Further movement to Civil War. An IRA convention is held in the Mansion House in defiance of a 15th March Dáil Éireann decree, despite the Dáil prohibiting it. Richard Mulcahy, the new Minister of Defence having succeeded the anti-Treaty Cathal Brugha, promised that the IRA would remain loyal to the government. However, the army had never been in control of the civil authorities, and certainly no longer felt bound by the decisions of a government that swore allegiance to the English crown.
Rory O’Connor days earlier had indicated open defiance against President Arthur Griffith. At this convention with between 220 and 223 delegates present, a resolution was passed saying that the IRA ‘shall be maintained as the Army of the Irish Republic under an Executive appointed by the Convention’. An Executive of 16 members was elected headed by Liam Lynch, including Rory O’Connor, Liam Mellows and Ernie O’Malley. Ireland was moving to a horribly divisive civil war between compatriots and friends who had fought the British for many years.
Throughout the countryside, as British soldiers evacuated their army posts in concurrence with the terms of the Treaty, IRA brigades moved in to replace them. But these groups were not necessarily pro-Treatyites. This led to the ambiguous situation of anti-Treaty IRA men holding military and police strong posts in the provinces. In February, an anti-Treaty Tipperary IRA brigade raided a barracks in Clonmel which had been evacuated by British troops, and seized more than 300 rifles, 200,000 rounds of ammunition, two armoured cars, two armoured Lancia cars, ten ordinary Lancia cars and Crossley tenders and two others cars as well as seven machine-guns and hundreds of boxes of bombs.10 The fact that factions of the IRA, who repudiated both the Dáil and the Treaty, had gained weapons through such raids was a huge worry to the government.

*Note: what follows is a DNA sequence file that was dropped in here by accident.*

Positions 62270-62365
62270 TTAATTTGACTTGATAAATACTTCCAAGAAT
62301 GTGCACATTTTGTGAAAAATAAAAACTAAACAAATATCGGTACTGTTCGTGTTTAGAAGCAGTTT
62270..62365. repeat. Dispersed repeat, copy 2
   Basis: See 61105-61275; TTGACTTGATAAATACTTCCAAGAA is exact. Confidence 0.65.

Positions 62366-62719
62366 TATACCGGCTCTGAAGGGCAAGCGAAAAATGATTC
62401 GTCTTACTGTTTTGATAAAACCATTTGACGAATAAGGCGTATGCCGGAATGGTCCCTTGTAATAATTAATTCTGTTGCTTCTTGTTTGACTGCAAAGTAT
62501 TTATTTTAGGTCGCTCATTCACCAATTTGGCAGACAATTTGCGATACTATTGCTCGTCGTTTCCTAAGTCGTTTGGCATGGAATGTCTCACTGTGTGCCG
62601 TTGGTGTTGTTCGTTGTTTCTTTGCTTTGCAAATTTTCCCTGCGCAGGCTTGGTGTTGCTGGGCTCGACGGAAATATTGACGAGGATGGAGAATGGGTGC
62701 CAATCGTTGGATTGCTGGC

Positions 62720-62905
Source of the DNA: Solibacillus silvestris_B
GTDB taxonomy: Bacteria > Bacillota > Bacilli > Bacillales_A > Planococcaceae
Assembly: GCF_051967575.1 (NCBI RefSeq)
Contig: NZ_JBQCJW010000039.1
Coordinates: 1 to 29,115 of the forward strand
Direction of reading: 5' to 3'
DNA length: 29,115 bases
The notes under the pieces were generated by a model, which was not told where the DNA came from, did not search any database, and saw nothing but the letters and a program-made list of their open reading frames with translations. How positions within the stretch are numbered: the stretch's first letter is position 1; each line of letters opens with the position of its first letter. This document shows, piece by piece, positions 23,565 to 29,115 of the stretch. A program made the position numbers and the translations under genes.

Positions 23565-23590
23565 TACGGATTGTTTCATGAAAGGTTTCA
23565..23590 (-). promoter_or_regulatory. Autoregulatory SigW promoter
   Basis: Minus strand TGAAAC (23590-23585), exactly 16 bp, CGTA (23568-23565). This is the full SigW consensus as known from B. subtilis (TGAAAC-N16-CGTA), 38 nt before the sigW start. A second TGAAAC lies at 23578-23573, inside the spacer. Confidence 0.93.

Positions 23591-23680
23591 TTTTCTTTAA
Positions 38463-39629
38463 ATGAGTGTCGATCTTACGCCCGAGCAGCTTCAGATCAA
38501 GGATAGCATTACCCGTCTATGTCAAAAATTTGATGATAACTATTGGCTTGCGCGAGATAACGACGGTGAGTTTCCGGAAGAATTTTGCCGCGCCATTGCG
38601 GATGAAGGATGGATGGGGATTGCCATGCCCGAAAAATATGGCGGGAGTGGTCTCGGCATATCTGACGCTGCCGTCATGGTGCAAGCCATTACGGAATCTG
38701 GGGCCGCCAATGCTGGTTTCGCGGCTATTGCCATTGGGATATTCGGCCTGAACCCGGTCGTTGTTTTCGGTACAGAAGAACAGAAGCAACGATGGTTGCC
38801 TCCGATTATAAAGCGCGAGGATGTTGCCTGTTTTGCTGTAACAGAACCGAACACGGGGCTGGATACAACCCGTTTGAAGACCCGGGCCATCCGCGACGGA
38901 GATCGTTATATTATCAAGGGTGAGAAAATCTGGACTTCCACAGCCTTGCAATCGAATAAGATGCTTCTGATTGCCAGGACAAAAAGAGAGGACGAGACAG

Photo: From right: Michael Collins, Arthur Griffith, and an unidentified National Army officer, 1922 (Part of the Independent Newspapers Ireland/NLI Collection)